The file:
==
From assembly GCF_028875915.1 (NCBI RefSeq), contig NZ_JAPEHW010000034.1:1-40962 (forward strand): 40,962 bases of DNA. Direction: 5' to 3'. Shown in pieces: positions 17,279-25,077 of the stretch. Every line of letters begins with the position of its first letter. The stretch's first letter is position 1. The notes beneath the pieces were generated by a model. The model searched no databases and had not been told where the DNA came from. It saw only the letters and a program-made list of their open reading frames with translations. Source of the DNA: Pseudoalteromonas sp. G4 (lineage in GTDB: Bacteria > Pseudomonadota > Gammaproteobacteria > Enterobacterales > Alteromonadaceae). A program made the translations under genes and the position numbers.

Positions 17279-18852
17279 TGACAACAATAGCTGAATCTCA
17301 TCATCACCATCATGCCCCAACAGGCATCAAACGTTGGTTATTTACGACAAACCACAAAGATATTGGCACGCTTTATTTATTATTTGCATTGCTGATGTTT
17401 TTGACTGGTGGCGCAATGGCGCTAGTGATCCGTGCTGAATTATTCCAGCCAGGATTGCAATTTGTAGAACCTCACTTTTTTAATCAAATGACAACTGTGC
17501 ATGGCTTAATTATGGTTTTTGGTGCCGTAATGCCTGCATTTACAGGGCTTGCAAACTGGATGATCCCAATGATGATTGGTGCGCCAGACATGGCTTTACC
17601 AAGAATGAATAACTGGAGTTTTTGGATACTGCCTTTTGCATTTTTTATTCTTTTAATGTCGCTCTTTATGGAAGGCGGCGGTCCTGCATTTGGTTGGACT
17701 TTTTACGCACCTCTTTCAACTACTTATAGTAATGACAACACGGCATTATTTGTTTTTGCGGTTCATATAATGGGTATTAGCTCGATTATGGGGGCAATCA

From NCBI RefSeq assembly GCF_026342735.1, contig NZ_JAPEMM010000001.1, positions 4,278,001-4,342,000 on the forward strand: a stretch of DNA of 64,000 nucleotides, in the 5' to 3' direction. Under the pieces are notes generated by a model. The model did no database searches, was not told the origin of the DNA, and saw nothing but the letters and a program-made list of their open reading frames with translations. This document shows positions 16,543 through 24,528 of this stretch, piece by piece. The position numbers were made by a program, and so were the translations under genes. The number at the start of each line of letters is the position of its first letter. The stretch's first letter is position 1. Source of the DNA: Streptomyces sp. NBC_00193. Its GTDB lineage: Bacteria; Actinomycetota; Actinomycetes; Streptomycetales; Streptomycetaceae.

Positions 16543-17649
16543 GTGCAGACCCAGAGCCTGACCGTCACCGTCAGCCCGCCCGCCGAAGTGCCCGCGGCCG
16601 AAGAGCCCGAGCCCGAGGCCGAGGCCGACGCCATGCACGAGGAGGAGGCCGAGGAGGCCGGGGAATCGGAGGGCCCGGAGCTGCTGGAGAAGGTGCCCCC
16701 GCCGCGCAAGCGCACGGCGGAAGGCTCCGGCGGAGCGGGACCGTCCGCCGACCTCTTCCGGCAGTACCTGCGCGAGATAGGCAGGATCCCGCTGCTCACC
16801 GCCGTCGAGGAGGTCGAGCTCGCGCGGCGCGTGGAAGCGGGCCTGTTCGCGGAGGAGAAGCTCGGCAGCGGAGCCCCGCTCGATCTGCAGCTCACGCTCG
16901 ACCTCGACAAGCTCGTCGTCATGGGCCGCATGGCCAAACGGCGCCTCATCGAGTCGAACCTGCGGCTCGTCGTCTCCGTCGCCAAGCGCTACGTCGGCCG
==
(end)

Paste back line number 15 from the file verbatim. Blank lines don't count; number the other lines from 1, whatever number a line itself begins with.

16901 ACCTCGACAAGCTCGTCGTCATGGGCCGCATGGCCAAACGGCGCCTCATCGAGTCGAACCTGCGGCTCGTCGTCTCCGTCGCCAAGCGCTACGTCGGCCG